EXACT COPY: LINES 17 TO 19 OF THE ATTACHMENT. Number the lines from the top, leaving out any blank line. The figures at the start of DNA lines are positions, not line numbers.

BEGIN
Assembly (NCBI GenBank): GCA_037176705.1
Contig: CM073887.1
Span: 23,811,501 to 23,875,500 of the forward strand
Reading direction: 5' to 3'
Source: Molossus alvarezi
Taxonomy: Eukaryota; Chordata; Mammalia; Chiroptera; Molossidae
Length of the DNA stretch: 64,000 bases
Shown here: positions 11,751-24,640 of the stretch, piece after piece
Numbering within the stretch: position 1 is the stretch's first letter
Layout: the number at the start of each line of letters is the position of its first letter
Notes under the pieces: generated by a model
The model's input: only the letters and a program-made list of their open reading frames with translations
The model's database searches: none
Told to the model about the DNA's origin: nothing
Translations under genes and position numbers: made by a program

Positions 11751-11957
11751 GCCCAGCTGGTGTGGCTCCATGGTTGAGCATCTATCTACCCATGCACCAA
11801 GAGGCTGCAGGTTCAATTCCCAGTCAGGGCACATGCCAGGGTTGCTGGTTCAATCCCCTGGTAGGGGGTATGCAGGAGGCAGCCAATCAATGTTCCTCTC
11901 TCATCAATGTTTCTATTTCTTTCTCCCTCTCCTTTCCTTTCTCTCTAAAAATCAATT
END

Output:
11751 GCCCAGCTGGTGTGGCTCCATGGTTGAGCATCTATCTACCCATGCACCAA
11801 GAGGCTGCAGGTTCAATTCCCAGTCAGGGCACATGCCAGGGTTGCTGGTTCAATCCCCTGGTAGGGGGTATGCAGGAGGCAGCCAATCAATGTTCCTCTC
11901 TCATCAATGTTTCTATTTCTTTCTCCCTCTCCTTTCCTTTCTCTCTAAAAATCAATT